“We started sixth and not by chance found ourselves third at some point. The Safety Car you can argue helped but I think we managed quite well the first stint doing something different to other people and making it work.
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“That was for today and I think other races could have been different as well so I’m not too worried. But I know that I obviously can also have better results on Sunday. So I’m looking forward to Germany now.”
But since F1 last visited Germany these mistakes have become far too common. Would a rookie driver who committed as many errors as Vettel has over the past 12 months get a second chances.
Of course we should not dismiss Vettel’s potential to turn it around. Hamilton is absolutely convinced he can. You only have to look at what Verstappen went through last year to see how quickly a more experienced driver can turn things around. After an error-strewn start to last year’s campaign, Verstappen rebounded and since then has been a very convincing blend of speed and aggression.
However, it’s not just the mistakes which are a problem for Vettel. It’s the threat from the other side of the garage, from a driver with everything to prove who, as he gains confidence in his environment, is already starting to deliver better results.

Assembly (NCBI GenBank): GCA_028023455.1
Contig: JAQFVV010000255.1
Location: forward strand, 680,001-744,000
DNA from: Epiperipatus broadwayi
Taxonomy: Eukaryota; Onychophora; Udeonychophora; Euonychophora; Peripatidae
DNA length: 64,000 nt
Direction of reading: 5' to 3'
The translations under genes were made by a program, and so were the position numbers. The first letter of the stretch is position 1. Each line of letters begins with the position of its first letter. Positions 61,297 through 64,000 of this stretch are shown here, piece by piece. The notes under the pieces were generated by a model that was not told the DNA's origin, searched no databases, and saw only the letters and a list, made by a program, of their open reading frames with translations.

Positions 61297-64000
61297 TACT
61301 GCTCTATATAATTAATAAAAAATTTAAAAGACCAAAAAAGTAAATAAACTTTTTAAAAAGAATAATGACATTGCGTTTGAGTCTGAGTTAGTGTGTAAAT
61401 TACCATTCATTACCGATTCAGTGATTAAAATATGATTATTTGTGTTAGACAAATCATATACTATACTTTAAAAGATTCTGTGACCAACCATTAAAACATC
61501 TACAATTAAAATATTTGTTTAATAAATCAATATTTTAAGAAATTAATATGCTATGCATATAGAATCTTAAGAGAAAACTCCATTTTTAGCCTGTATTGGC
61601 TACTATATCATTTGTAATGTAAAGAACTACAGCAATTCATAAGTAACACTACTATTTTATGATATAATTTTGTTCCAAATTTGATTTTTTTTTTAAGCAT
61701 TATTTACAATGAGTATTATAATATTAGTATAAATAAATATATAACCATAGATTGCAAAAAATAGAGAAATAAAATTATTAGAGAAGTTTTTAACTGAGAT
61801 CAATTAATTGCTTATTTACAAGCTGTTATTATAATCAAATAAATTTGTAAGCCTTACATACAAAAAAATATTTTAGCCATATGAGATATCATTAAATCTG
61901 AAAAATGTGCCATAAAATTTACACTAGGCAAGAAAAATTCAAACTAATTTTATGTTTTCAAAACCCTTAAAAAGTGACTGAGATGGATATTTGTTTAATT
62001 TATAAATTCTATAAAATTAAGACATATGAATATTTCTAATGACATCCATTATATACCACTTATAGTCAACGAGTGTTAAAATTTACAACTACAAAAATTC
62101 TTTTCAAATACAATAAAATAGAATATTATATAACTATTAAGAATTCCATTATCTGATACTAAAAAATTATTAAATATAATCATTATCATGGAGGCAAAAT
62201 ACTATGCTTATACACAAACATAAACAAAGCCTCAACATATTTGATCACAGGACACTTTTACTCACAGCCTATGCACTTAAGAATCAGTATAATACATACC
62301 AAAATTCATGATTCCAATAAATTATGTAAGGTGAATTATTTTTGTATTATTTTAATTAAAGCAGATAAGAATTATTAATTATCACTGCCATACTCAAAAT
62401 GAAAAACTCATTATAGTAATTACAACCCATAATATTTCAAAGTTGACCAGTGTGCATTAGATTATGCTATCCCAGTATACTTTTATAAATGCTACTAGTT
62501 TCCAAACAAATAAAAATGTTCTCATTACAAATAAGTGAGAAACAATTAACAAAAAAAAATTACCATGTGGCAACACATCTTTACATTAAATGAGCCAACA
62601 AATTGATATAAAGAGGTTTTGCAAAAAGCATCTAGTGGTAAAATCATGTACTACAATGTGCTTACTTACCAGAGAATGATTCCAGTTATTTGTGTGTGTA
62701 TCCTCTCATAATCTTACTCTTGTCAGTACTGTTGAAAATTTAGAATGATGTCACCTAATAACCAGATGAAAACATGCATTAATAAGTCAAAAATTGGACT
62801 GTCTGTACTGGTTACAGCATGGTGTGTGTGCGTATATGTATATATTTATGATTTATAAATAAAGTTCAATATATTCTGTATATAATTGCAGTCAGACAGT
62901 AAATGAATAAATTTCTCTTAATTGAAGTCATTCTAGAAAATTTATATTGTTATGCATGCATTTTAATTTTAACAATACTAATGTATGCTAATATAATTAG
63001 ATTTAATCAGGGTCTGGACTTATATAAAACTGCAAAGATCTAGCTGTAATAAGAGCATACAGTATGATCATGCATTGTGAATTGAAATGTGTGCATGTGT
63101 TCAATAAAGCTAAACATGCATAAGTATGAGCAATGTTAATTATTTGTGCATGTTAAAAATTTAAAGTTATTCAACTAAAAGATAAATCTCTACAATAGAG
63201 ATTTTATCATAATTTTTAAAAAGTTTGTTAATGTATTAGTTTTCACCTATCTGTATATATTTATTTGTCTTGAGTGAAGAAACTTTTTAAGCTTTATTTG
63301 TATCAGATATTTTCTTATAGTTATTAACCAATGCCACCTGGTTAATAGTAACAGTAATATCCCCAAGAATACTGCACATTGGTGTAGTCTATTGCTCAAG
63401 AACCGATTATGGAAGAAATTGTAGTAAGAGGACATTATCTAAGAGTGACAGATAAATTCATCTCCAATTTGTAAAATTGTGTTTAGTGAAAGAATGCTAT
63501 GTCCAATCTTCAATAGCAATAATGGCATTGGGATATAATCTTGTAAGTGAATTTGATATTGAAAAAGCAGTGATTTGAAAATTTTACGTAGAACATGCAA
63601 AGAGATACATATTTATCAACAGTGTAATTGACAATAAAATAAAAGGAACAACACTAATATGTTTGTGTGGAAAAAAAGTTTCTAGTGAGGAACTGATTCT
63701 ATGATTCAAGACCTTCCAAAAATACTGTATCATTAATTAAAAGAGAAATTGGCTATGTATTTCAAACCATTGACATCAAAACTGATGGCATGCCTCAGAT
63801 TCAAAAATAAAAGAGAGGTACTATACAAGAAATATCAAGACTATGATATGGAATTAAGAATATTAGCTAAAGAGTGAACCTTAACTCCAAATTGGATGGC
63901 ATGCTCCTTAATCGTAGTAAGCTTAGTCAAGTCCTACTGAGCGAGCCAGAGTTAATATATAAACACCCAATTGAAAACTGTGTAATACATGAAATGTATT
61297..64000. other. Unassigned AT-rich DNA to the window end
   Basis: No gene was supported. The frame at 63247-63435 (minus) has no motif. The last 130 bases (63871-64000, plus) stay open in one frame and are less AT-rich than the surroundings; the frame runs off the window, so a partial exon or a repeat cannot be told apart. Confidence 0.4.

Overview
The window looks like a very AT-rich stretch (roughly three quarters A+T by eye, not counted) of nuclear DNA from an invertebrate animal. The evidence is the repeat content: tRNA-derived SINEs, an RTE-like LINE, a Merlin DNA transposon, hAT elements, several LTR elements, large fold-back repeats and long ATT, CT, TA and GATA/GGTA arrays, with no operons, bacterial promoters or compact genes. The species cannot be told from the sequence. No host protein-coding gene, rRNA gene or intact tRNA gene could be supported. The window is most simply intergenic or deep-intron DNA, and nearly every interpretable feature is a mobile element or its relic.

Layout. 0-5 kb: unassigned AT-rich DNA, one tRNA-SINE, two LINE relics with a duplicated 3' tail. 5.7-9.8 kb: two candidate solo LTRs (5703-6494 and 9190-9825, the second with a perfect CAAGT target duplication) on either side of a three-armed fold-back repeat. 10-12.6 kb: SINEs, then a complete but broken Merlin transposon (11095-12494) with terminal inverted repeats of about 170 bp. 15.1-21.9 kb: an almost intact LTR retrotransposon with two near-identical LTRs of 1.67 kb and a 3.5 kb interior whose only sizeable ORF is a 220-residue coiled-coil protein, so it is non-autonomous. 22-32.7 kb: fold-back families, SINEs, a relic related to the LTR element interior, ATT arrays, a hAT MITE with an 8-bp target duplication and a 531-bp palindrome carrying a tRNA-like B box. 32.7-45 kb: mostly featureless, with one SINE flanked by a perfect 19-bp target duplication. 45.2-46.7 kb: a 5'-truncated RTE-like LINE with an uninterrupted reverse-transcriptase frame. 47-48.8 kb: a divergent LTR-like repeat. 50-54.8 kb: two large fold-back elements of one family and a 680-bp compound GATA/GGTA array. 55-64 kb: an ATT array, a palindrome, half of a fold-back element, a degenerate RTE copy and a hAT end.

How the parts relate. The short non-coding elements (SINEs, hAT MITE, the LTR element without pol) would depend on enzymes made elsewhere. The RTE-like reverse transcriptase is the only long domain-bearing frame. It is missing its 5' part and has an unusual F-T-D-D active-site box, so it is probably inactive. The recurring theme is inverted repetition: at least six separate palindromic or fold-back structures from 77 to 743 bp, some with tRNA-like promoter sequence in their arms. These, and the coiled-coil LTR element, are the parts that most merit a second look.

This all sounds worryingly familiar for Vettel. Think back five years, to his win-less final season at Red Bull when his relatively inexperienced new team mate Ricciardo grabbed a trio of victories.
Vettel resists such comparisons. “I think first it’s a long time ago, second it’s very different,” he said on Sunday evening at Silverstone.
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“Talking about frustration, it’s maybe here and there the end result that probably is missing. But I think in terms of the racing we’ve had they could have gone the other way as well.”
But the fact is they haven’t. As hard-done by as Vettel felt about the circumstances of his defeat in Canada, the fact remains it was triggered by another of his errors, which allowed Hamilton to capitalise.
At the beginning of the season Ferrari said they would give Vettel preferential treatment when it came to 50-50 calls because he is their senior driver and therefore expected to lead their championship charge. At Silverstone last weekend I asked team principal Mattia Binotto whether, given the narrowing points gap between his two drivers and the widening one to Mercedes, that remains the case. It does, he confirmed, but added: “As the championship is going on, Charles is certainly proving that he is a very fast driver“.
Obviously, without Ferrari’s interference, Leclerc would already be ahead in the championship. Obviously, Vettel can work that out for himself. And just as obviously, if he can’t find it in him to redress the balance, then this year will look an awful lot like 2014 all over again.
2019 F1 season
- McLaren Racing reports reduced £71 million loss in 2019
- Kvyat: Hockenheim podium last year was “my biggest achievement” so far
- How the FIA’s new encrypted fuel flow meter targets Ferrari’s suspected ‘aliasing’ trick
- “He smashed my office door”: 23 must-see moments from ‘Drive to Survive’ season two
- ‘I should have done a better job. There’s things that I know I can do better’